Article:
Methods: Ten subjects were recruited from patients whoare due to have routine cataract surgery from day surgery unitat Coventry and Warwick Hospital. In addition to the nor-mal pre-operative regime of dilating the pupil with topicaldrops, a self-dissolving collagen shield soaked in gentamicin(40 mg/ml for 30 min) was placed on the eye. Exposure timewill for variable intervals before surgery (minimum time:30 min; maximum time: 180 min) to allow different lengthsof time for the antibiotic to soak through the cornea intothe anterior chamber and so determine the length of timerequired to reach a therapeutic dose of the antibiotic whereit is needed. The contact lens was taken off the eye in theoperating theatre, just before starting the actual procedure.A tiny sample of fluid (0.2 ml of aqueous) was taken fromthe eye through the normal cataract wound at the start of theoperation and sent to the laboratory to be analysed for theamount of antibiotic. The exclusion criteria included pre-vious eye surgery, only good eye, ocular surface problems,associated ocular co morbidity (glaucoma, retinal disease,uveitis etc).

Results: The collagen shield which was very comfortablemode of delivery from patients of view. The concentration ofantibiotics at various times will be discussed and the resultswere encouraging which has prompted a further prospectivestudy.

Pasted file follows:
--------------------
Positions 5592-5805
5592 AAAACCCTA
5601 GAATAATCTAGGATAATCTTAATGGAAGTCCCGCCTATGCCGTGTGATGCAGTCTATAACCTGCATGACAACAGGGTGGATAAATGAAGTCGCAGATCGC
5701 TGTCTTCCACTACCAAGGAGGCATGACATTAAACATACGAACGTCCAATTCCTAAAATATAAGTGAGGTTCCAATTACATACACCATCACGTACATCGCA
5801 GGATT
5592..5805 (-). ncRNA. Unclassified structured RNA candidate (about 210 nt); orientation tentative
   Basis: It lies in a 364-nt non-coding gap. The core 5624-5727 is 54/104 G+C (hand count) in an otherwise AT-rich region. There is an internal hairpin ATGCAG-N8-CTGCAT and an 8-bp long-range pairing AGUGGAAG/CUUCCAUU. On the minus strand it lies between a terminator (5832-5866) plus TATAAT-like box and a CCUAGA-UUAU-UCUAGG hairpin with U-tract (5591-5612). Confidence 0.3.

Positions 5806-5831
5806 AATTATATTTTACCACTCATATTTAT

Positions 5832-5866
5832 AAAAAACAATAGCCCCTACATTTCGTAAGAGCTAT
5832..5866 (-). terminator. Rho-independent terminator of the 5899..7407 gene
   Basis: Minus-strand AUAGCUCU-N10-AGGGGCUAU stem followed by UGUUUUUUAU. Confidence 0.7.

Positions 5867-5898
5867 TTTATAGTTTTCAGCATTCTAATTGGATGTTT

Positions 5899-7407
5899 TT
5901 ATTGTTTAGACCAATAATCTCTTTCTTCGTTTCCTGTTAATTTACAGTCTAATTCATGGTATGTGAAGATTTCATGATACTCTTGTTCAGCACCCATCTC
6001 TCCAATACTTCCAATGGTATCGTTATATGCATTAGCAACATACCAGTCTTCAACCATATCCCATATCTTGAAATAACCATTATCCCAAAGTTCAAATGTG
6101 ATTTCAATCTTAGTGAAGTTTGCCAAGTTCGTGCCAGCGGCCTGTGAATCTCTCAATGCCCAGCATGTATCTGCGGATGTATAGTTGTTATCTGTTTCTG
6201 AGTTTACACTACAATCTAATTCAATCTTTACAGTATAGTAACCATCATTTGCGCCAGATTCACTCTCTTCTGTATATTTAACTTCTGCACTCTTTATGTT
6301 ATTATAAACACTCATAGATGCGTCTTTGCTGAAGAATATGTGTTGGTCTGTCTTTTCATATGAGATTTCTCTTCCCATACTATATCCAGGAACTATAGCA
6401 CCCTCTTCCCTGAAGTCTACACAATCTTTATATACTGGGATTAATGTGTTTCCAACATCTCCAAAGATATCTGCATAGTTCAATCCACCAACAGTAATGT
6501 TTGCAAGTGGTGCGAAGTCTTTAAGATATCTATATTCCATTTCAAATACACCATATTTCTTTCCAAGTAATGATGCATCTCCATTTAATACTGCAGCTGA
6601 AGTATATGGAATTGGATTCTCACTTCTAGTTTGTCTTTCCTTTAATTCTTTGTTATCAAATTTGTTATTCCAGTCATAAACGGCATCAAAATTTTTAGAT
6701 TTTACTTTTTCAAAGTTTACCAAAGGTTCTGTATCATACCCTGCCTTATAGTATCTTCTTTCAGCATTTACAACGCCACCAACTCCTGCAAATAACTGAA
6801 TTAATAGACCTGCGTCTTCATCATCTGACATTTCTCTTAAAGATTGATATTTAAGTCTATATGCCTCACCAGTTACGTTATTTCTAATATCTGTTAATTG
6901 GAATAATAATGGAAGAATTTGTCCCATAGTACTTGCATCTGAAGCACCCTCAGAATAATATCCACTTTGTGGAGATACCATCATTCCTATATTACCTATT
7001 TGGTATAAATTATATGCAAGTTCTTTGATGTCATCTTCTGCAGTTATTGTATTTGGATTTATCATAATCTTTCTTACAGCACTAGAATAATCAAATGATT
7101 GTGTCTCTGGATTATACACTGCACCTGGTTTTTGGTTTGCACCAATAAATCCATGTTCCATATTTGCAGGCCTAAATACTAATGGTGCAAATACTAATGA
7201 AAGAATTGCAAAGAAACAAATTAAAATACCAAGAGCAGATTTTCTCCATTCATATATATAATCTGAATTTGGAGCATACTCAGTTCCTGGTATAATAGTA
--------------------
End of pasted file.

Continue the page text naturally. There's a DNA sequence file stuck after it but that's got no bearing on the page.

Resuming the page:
Effects of long-term lens wear on the corneal epithelium

Fiona Stapleton∗, Isabelle Jalbert, Deborah Sweeney

CCLRU, School of Optometry and Vision Science and Vi-sion CRC, University of New South Wales, Sydney 2052,Australia

Purpose: Corneal epithelial thinning follows short-term wearof silicone hydrogel contact lenses (CLs). After 12 monthsof wear, there is partial recovery of epithelial thinning, how-ever, the long-term effects of wear are unknown. The aim ofthis study was to measure the effects of long-term wear ofthese CLs on the epithelial thickness profile and basal epithe-

lial cell appearance in a prospective, single centre, masked,cross-sectional study.

Methods: Fourteen silicone hydrogel CLs wearers usinglenses on an extended wear basis (mean experience 5± 1years), 23 wearers using hydrogel CLs on an long-termextended wear basis (mean experience 13± 4 years) and18 non-lens-wearing age-matched controls were recruited.Epithelial thickness at the central cornea and at four pe-ripheral locations was measured using a modified opticalpachymeter. Cell regularity and intensity of light backscat-tered from the basal epithelium were assessed using a slitscanning confocal microscope.